1. Hey George,

      I don’t think being a late bloomer is a big problem. Like William says above, you need life experience too and you’ll have much more of that than someone in their twenties.

      We have students and readers in their seventies who are just taking up blogging so it’s never too late to start.

      My tip would be don’t compare yourself to people who are younger. Compare yourself to people who are ten, twenty years older than you who wish they’d started writing at your age. It’s all about perspective.

      All the best,


    2. Hello George:

      What you said: “I feel like I have to be better than when I started”, reminded me of Herman Hesse’s Siddharta, for some reason.

      “The world, Govinda, is not imperfect or slowly evolving along a long path to perfection. No, it is perfect at every moment; every sin already carries grace within it, all small children are potential old men, all sucklings have death within them, all dying people — eternal life. It is not possible for one person to see how far another is on the way; the Buddha exists in the robber and dice player; the robber exists in the Brahmin.”

      What separates you from what you were, and what you will be are only shaddows. Nothing was, nothing will be; everything is, everything has being and presence.

  12. Hey Glen!

    So much of this applies to me. Thanks! You inspired me to play with opposites. So here are 7-ways to support yourself in your creative aspirations. These are like the photographic negatives of your points or prints above. (Oops some younger readers won’t relate at all to photo negatives. Oh well.)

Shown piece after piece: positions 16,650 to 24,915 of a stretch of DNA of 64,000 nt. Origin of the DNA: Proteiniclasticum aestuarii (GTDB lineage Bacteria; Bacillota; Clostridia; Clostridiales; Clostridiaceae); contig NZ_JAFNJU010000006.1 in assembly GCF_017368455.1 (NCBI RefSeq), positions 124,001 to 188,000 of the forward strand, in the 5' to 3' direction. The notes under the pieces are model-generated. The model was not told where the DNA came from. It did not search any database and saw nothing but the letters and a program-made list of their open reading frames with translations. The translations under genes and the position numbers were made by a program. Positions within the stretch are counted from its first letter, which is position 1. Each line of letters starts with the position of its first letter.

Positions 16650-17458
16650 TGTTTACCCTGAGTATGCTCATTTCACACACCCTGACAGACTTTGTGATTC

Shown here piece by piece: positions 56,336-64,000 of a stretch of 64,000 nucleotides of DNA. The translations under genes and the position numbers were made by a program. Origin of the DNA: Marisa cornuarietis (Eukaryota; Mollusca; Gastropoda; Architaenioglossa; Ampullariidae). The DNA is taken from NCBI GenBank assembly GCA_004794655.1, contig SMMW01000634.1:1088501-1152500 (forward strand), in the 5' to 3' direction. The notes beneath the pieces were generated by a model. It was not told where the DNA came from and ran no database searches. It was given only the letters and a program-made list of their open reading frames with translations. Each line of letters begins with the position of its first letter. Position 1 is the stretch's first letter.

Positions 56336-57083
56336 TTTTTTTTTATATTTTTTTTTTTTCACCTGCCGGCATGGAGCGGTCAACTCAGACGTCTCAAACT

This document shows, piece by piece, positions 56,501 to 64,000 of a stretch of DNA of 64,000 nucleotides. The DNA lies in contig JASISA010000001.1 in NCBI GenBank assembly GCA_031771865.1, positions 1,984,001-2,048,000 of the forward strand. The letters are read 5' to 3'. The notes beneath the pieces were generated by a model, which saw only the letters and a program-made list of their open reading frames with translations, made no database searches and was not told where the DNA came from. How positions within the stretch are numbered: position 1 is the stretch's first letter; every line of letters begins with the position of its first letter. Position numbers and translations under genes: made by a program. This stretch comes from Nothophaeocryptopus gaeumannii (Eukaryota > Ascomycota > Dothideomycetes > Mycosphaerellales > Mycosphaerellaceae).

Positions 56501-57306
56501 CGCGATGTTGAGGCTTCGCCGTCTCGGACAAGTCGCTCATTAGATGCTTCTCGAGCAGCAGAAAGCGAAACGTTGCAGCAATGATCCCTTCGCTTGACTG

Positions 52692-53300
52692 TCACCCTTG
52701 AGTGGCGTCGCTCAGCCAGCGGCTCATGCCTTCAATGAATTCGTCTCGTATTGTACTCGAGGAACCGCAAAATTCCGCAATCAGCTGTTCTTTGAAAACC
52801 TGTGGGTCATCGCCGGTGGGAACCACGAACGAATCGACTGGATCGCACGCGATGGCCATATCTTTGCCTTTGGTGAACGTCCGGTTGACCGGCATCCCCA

1. Lower the bar
    2. Consider the rewards
    3. Make your “makerspace” work for you
    4. Take a break from thinking about others
    5. Throw the tape measure back in the tool box
    6. Put your inner critic on hold, you can talk later
    7. Warm up your fingers. Doodling isn’t just an app for scheduling.

    Thanks again for the inspiration! Reading and replying to your blog was the best part of my lunch hour today.


  13. Thank you so much for this. Especially number 6…”Hardly have their words hit the page before the self-flagellation about those words commences”…so me! And loved the perspective of thinking of it as a body of work rather than putting so much paralyzing focus on each piece. Grateful for the insight and inspiration.

  14. Very good point. I think lots of writers (& bloggers) think you can make a living from writing one or two articles per month. If you haven’t written in awhile you realize that you need to regain your command on the English language and use it convincingly.